Centering Women In Prisoners' Rights Litigation, Amber Baylor Dec 2018

Centering Women In Prisoners' Rights Litigation, Amber Baylor

Michigan Journal of Gender & Law

This Article consciously employs both a dignity rights-based framing and methodology. Dignity rights are those rights that are based on the Kantian assertion of “inalienable human worth.”29 This framework for defining rights spans across a number of disciplines, including medicine and human rights law.30 Disciplinary sanctions like solitary confinement or forced medication might be described as anathema to human dignity because of their degrading effect on an individual’s emotional and social well-being.

This Article relies on first-person oral histories where possible. Bioethics scholar Claire Hooker argues that including narratives in work on dignity rights “is both a ...


History And Harvard Law School, Bruce A. Kimball, Daniel R. Coquillette Dec 2018

History And Harvard Law School, Bruce A. Kimball, Daniel R. Coquillette

Boston College Law School Faculty Papers

No abstract provided.


The "Guarantee" Clause, Ryan C. Williams Dec 2018

The "Guarantee" Clause, Ryan C. Williams

Boston College Law School Faculty Papers

Article IV’s command that “the United States shall guarantee to every State in this Union a Republican Form of Government” stands as one of the few remaining lacunae in the judicially enforced Constitution. For well over a century, federal courts have viewed the provision — traditionally known as the Guarantee Clause but now referred to by some as the “Republican Form of Government” Clause — as a paradigmatic example of a nonjusticiable political question. In recent years, however, both the Supreme Court and lower federal courts have signaled a new willingness to reconsider this much-criticized jurisdictional barrier in an appropriate case ...


The Depravity Of The 1930s And The Modern Administrative State, Gary Lawson, Steven Calabresi Dec 2018

The Depravity Of The 1930s And The Modern Administrative State, Gary Lawson, Steven Calabresi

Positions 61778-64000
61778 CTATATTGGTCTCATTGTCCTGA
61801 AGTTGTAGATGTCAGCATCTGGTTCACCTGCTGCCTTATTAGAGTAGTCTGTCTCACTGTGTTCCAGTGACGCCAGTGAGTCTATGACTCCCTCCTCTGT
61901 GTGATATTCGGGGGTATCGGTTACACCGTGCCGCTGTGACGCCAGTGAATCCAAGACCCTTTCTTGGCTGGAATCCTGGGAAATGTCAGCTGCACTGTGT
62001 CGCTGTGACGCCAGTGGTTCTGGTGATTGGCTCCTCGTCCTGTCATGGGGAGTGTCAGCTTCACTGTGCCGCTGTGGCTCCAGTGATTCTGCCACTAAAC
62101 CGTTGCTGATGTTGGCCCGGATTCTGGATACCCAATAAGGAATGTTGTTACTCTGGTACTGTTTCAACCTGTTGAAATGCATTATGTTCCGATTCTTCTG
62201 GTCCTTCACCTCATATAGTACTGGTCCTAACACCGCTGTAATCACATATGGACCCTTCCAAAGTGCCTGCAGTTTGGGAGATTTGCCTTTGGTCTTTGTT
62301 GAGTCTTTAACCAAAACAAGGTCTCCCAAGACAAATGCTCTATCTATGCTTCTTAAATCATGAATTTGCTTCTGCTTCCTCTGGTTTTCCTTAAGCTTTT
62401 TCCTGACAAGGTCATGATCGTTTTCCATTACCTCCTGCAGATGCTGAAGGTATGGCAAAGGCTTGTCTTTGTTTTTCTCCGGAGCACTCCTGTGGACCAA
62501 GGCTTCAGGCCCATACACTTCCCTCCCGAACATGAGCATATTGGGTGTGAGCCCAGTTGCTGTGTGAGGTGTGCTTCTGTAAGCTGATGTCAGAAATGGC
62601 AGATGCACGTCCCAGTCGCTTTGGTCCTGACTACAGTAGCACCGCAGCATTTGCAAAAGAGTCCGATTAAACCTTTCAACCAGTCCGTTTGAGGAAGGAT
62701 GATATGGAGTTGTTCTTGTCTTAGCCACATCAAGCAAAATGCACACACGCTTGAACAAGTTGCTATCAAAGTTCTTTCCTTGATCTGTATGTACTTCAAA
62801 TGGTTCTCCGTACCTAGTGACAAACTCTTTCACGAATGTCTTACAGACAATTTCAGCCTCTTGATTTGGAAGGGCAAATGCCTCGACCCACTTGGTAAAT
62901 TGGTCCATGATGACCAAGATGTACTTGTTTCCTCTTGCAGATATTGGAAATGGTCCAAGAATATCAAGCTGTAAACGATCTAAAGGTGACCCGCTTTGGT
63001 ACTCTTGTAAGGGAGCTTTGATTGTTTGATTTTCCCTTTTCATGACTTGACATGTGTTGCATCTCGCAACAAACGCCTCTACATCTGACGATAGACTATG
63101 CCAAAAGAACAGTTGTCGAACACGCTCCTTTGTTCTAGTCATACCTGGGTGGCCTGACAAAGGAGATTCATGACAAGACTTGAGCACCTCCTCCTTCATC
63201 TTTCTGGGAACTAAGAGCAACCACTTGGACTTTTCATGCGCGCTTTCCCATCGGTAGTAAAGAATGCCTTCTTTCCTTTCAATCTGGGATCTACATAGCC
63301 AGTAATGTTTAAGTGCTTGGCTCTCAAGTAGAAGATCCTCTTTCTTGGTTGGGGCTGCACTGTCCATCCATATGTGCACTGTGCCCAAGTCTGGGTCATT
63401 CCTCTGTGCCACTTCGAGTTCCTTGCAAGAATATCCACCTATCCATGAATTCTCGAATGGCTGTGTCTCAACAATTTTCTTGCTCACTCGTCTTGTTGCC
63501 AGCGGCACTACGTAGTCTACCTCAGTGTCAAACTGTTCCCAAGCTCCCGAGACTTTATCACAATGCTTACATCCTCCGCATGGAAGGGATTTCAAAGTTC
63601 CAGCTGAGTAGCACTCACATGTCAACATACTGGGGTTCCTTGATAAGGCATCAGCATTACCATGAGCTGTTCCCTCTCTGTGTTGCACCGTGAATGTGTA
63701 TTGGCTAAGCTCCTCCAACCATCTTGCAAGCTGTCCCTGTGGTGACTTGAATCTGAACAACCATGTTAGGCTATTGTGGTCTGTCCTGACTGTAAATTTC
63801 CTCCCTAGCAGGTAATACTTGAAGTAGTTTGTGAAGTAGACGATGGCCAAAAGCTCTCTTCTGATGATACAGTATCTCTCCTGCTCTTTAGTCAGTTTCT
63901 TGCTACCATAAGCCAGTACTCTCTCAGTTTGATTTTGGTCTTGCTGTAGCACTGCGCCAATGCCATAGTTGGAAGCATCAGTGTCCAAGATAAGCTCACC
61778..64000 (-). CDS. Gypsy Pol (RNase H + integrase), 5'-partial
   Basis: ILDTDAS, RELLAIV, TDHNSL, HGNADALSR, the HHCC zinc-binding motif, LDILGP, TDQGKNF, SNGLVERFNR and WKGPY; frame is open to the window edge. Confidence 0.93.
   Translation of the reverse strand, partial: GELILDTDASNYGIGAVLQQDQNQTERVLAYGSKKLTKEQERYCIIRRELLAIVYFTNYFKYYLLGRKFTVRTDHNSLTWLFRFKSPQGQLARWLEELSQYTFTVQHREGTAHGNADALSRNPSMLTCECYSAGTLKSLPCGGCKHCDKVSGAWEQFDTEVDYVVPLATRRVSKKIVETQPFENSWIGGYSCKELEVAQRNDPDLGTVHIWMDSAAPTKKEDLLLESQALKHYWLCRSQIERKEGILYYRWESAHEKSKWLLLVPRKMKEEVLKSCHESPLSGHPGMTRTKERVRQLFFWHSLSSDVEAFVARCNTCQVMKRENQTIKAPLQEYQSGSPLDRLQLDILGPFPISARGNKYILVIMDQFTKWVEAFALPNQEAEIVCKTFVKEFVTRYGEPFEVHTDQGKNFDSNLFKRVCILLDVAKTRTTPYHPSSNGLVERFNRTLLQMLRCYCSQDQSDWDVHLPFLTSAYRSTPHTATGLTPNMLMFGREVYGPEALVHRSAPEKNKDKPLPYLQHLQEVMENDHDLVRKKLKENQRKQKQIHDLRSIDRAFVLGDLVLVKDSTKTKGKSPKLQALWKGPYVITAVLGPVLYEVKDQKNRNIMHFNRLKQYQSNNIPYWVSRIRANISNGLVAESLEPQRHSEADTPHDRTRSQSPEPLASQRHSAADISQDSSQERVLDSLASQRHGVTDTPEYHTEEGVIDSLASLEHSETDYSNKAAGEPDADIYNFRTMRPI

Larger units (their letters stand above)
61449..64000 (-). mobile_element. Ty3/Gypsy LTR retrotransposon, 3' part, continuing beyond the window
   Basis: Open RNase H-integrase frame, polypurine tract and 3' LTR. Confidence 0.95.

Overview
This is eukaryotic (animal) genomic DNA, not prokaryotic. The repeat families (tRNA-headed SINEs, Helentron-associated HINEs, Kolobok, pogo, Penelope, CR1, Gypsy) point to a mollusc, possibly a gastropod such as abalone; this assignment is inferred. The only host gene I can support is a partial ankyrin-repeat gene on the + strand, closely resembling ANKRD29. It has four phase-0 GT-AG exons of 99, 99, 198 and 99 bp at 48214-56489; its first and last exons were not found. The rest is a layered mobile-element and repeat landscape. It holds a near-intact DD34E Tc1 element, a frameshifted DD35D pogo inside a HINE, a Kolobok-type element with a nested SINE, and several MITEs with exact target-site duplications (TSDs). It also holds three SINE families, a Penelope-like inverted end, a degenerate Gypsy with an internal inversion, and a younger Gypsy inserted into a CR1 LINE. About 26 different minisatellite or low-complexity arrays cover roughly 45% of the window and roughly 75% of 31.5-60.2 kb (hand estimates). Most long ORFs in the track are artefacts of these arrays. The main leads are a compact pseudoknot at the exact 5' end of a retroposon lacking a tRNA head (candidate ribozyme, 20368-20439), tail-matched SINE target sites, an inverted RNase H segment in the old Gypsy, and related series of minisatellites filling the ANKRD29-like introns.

Faculty Scholarship

Gillian Metzger’s 2017 Harvard Law Review foreword, entitled 1930s Redux: The Administrative State Under Siege, is a paean to the modern administrative state, with its massive subdelegations of legislative and judicial power to so-called “expert” bureaucrats, who are layered well out of reach of electoral accountability yet do not have the constitutional status of Article III judges. We disagree with this celebration of technocratic government on just about every level, but this Article focuses on two relatively narrow points.

First, responding more to implicit assumptions that pervade modern discourse than specifically to Professor Metzger’s analysis, we challenge the ...


The War(S) On Christmas In The Law Books, Kurt X. Metzmeier Nov 2018

The War(S) On Christmas In The Law Books, Kurt X. Metzmeier

Kurt X. Metzmeier

This piece takes a reference to a December 25, 1823, session of the Kentucky Senate as a starting point to discuss the legal history of Christmas in America and specifically Kentucky from the Puritan era when it was banned, to the early 1800s when it was officially ignored, to the late 19th century when it was raised to a legal holiday (and when many of the day's tradition were created).


Ike’S Constitutional Venturing: The Institutionalization Of The Cia, Covert Action, And American Interventionism, Jacob A. Bruggeman Nov 2018

Ike’S Constitutional Venturing: The Institutionalization Of The Cia, Covert Action, And American Interventionism, Jacob A. Bruggeman